Hepatitis C Virus’s widespread screening may not be completely beneficial: reveals research

Hepatitis C, caused by Hepatitis C virus is considered as a serious health threat worldwide. To prevent untimely deaths caused by this liver disease and also in order to provide better medications to the existing patients, public health officials keep recommending the widespread screening for Hepatitis C.

But in a recent paper that got published Tuesday in the British Medical Journal, a group of scientists contradicted this present notion of screening, reports SFGATE.

The scientists said there has been little evidence all this while that this screening results in better rescue. Apart from that, there are also possibilities that this screening and treatment may cause unnecessary harm to millions of carriers who in spite of testing positive, manage to live healthy without any ill effects.


The question is whether these aggressive screening policies are justified and whether they would result in more benefit than harm,” said Dr. John Ioannidis, a Stanford epidemiologist and an author of the paper. “We know very little about the potential harms of these drugs, especially in the long-term. And we don’t know how they will translate into long-term benefits.”

In 2012, with the availability of new treatments, US Centers for Disease Control and Prevention (CDC) recommended screening for around 2.7 million people who are born during 1945-65 as about three-quarters of patients fall into that age group. The symptoms of Hepatitis C sometimes appear after two or more decades; a reason that Baby Boomers, who were infected in the ’60s or ’70s, may experience the effects now.

Presently, it is possible to completely cure about 90 percent of hepatitis C inflammations with the new drugs, even though the treatments turn out to be quite expensive. US Preventative Services Task Force and the World Health Organization also endorse widespread screening to prevent end stage liver disease across the globe.


But Ronald Koretz, emeritus professor at UCLA School of Medicine and colleagues contradict stating that most hepatitis C patients “will not develop end stage liver disease and will, therefore, be unnecessarily treated.” Also, scientist questioned the validity of using surrogate markers in the drug trials.

“Physicians should resist screening until we have strong evidence that antiviral therapy is clinically effective, and the benefits outweigh the harms,” concluded the researchers.


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  • I don’t think the researchers are using good judgment. (1) Hepatitis C is contagious, and curing one person of it prevents its spread (2) there are practically zero side effects from Harvoni (3) liver failure and liver cancer, even if they happen in the minority of cases, are very severe outcomes. (4) to call being cured of the virus a “surrogate” for an outcome is to imply that infection with Hepatitis C might not actually be harmful.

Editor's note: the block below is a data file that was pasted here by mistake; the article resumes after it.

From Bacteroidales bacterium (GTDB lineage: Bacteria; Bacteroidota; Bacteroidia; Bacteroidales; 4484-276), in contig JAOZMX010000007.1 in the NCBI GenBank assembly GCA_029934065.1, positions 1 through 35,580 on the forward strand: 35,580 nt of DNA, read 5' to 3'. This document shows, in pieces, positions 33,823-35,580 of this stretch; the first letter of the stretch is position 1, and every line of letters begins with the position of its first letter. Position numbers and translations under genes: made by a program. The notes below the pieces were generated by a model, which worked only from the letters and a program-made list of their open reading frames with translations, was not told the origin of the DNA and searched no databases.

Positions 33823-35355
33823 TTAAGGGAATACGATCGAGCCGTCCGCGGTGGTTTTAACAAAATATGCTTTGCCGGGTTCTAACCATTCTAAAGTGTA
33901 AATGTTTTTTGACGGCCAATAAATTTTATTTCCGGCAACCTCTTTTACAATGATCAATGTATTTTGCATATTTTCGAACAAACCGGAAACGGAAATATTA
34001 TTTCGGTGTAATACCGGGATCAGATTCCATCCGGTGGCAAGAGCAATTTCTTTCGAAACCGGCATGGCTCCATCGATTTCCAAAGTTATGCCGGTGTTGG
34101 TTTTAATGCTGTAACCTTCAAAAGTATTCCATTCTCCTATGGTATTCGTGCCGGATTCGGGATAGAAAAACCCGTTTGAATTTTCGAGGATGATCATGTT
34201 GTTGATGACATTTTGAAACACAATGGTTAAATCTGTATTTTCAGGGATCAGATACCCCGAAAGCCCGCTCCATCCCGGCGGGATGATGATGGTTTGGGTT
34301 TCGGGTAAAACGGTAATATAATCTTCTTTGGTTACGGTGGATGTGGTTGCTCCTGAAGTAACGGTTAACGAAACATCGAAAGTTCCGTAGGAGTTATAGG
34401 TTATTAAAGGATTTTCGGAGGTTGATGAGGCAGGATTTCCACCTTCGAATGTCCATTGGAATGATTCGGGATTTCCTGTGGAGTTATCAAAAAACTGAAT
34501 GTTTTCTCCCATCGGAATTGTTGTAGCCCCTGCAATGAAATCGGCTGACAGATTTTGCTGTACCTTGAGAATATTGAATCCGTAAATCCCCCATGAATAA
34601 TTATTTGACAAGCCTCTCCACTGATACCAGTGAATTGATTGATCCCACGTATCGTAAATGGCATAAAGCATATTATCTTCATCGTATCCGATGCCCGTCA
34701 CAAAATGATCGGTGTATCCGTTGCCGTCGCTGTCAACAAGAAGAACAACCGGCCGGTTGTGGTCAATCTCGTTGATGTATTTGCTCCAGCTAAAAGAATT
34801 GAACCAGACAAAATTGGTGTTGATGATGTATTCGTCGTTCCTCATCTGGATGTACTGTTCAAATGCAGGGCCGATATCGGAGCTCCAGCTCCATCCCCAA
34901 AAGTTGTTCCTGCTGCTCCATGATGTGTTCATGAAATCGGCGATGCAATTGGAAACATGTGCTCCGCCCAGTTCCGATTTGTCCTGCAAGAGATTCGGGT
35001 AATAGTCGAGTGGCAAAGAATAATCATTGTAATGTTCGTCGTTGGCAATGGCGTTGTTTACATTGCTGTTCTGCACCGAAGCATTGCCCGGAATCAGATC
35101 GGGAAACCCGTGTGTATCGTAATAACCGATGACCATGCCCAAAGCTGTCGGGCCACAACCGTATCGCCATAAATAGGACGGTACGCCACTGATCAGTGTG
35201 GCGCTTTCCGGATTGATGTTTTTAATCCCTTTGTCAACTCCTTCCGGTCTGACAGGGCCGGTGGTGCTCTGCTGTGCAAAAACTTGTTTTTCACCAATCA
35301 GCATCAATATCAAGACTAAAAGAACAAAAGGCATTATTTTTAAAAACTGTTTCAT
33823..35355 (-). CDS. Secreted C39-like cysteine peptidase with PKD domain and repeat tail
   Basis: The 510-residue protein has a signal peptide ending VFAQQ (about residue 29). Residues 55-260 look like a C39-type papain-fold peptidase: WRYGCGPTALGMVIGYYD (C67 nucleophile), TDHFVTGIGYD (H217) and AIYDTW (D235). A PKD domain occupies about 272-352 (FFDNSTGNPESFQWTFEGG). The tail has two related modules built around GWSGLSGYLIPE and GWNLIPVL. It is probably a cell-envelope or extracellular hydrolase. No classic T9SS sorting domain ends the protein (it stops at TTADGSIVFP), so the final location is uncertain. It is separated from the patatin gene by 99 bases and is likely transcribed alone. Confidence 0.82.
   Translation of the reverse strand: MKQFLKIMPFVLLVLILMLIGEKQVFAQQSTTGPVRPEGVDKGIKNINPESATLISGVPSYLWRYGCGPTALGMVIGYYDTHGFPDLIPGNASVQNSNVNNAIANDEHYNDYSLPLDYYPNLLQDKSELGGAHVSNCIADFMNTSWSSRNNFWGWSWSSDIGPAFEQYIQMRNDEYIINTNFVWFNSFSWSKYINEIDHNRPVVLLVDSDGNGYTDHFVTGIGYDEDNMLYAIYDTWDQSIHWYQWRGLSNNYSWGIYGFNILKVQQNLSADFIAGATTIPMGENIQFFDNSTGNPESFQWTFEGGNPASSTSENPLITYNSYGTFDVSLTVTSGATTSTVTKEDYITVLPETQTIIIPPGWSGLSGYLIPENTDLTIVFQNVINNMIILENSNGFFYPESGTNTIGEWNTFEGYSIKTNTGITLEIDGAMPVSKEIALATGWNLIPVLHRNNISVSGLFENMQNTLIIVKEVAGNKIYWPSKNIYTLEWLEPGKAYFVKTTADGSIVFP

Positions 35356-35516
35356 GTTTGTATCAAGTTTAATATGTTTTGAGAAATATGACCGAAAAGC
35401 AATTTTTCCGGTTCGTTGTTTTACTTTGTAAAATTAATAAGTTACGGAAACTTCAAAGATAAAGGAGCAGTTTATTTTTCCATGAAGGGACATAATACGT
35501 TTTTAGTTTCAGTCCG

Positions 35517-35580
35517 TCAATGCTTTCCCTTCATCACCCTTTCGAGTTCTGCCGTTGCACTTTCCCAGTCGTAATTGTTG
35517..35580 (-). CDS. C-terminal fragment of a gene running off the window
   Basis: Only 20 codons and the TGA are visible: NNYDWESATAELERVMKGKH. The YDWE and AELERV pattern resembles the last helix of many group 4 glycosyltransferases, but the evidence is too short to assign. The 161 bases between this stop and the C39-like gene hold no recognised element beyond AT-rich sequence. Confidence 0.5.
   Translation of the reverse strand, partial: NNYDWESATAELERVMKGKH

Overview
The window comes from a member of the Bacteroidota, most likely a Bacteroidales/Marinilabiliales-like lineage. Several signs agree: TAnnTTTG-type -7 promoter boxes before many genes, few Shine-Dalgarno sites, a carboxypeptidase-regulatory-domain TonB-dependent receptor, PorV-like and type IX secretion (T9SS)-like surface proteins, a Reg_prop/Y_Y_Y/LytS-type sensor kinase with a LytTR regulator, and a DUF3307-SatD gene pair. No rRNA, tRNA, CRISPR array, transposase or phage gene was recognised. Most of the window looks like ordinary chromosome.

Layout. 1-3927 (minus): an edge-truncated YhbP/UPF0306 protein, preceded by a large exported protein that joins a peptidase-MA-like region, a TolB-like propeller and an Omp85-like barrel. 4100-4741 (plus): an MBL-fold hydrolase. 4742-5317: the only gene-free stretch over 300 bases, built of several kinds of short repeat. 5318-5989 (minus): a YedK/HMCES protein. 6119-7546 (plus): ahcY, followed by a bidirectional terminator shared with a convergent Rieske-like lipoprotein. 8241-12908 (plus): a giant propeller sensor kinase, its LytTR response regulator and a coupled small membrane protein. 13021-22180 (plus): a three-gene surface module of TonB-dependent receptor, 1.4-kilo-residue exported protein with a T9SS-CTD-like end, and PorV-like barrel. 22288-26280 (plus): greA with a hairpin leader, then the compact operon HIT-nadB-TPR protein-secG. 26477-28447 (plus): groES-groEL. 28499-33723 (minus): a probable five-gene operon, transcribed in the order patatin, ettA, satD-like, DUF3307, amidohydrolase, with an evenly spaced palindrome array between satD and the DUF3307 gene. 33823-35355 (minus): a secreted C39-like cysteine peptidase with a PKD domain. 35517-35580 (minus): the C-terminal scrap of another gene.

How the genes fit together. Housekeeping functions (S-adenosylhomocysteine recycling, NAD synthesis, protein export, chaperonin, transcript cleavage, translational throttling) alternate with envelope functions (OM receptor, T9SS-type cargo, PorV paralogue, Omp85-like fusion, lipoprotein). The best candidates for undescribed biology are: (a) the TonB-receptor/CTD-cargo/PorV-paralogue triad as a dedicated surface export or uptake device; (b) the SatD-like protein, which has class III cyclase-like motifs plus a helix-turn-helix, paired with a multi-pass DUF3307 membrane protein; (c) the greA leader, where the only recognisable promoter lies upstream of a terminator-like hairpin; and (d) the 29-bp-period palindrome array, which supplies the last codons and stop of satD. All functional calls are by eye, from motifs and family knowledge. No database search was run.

It’s as if they just wanted to make some news here. There’s not pro’s and con’s involved, except the financial expense. There’s simply no downside to detecting and curing the virus.

  • They said there were practically zero side effects from Sovaldi too. While I don’t disagree with Karl’s general sentiment, I do strongly agree with one aspect of this article: Treatment with these medicines is in very early days and we do not have the data to make statements as in “Harvoni has practically zero side effects” – I am alive today only because someone was smart enough to encourage me to stop taking Sovaldi, despite having paid 180,000.00 USD for the privilege of that drug (not including the Ribavirin, Procrit, Neupogen and other specialty medicines required in the course of “treatment”). I couldn’t finish the course of six months (I’m not genotype 1a) and recent studies are showing up to 400% more abandonment of treatment despite the cost for the 3 month protocol that most people are on. These drugs can be brutal – and I for one would not recommend anyone rush out and get treated if they are not sick. The danger is in the spread. The real solution? Don’t promote screening without a skilled level of discourse and medical counsel. This way, the patient has the facts and is able to make decisions that best affect them. I am forever disabled because of these “safe” drugs. Oh, I don’t have HCV anymore, but I have no life, no money, and am on the brink of losing my home after a very successful and productive career PRIOR to treatment. So get screened – know the truth – but to believe anyone ever has a sure cure for anything and that it won’t harm you and practically zero side effects and that drug isn’t even a full year out of clinical trials – think really, really, really carefully before you make a decision that could leave you in a much worse situation both health-wise and economically. THanks for reading. GOod luck.